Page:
# Adding an argument to an existing command

I'm trying to renew the math command \degso that it requires one argument. Right now, if I want to type the degree of a function f, I have to type \deg and manually add (x) behind it to get the desired result. However, I wanted to redefine the command \deg and add an argument to it so that next time, instead of typing \deg(x), I will only need to fill in an f between the brackets in \deg{}.
I have tried to something like \renewcommand{\deg}[1]{\deg(#1)} but clearly that didn't work. Is there any way I can make somehow redefine \deg?

• Where's the advantage in typing \deg{f} rather than \deg(f)? – egreg Mar 1 at 18:24
• @egreg idk... it doesn't really give me any advantage in this case I guess. But it might make some other commands more convenient. For example, when I want to type a superscript or a subscript more than one digit, it's very annoying to add the {} every single time when typing something like x_{12}. – Skorpion Mar 1 at 18:27
• No, it's not annoying, particularly if your editor automatically adds the braces when you type _. – egreg Mar 1 at 18:41
• @egreg That sounds interesting. I'm using TexStudio, it does automatically adds } whenever I type {. But I've never found the configuration where it would add {} when I type _ or ^. Could you tell me where it is if TexStudio has this feature and you happen to know it? Thanks... – Skorpion Mar 1 at 18:55
• If you do decide to define commands for this (I would not) I would define new names rather than redefine standard commands. If you ever come to need to share your work and collaborate with other authors you will find it much easier to do so if your expressions are not using definitions that conflict with standard latex markup. you really don't need to call the command \deg when you could call it \dg or \Deg or anything else that is not already defined. – David Carlisle Mar 1 at 21:18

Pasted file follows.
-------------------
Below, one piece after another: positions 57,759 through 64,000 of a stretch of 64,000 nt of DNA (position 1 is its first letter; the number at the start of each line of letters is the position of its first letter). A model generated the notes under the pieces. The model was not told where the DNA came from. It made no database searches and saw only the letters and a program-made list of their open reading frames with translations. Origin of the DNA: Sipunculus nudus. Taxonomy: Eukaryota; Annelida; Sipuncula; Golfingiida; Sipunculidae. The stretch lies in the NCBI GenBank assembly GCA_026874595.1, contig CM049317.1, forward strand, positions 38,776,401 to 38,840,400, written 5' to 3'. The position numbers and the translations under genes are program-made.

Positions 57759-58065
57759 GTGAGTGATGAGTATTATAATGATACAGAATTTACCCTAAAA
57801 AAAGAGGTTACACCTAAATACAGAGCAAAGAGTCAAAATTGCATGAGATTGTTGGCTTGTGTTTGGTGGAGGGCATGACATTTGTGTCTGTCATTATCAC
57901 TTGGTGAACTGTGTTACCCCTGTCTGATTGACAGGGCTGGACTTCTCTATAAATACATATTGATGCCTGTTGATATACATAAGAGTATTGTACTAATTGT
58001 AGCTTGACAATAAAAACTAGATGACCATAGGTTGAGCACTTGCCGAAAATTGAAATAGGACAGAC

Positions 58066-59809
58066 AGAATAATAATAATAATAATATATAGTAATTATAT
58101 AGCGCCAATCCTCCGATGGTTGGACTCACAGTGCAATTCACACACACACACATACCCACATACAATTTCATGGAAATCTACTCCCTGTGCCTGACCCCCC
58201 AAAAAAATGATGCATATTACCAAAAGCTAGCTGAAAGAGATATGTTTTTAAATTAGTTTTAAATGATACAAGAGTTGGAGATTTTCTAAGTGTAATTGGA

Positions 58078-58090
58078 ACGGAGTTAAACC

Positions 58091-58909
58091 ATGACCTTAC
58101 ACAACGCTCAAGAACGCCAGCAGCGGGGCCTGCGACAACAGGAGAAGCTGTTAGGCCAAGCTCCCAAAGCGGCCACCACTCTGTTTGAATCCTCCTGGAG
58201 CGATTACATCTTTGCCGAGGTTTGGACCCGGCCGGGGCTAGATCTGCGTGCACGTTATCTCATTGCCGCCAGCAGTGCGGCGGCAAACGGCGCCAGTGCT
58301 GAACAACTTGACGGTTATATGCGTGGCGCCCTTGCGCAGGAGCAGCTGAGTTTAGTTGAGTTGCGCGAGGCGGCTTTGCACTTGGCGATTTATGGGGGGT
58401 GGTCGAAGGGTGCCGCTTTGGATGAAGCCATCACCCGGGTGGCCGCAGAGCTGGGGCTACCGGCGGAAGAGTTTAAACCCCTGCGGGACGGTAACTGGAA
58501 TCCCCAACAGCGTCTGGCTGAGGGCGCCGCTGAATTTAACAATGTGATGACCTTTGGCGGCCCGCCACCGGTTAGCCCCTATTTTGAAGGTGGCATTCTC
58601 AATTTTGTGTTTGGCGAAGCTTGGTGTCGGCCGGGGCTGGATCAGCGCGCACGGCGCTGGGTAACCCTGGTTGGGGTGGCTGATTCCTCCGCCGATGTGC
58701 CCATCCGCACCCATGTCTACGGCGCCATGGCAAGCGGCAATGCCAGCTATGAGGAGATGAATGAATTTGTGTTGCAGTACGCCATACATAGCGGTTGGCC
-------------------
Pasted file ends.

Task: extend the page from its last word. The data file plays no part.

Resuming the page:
As David says, it is not recommended that you redefine existing commands in order to customise them -- the main reason is that doing this is very likely to confuse anyone who reads your TeX files, especially future collaborators.

Instead, you could use something like the code below to define a new command \Deg so that $\Deg f$ produces deg f(x). I have added an optional argument so that $\Deg[y]f$ yields deg f(y).

Here is a minimal working example:

\documentclass{article}
\newcommand\Deg[2][x]{\deg #2(#1)}

\begin{document}

$\Deg f$, $\Deg[y]f$

\end{document}


This gives the promised output:

Note that that the \Deg macro, like \deg, needs to be used inside math-mode. Of course, you could use \ensuremath but I avoid this command because I think that it is better to be explicit about entering and leaving math-mode.

Finally, by using the \NewDocumentCommand command from the xparse package we can make the syntax for the optional argument more natural, so that $\Deg f$ produces deg f(x), as before, and now $\Deg f(y)$ produces deg f(y) (of course, $\deg f(y)$ does this too!). Here is the new code:

\documentclass{article}
\usepackage{xparse}
\NewDocumentCommand\Deg{ mD()x }{\deg #1(#2)}

\begin{document}

$\Deg f$, $\Deg f(y)$

\end{document}


The output is the same as before.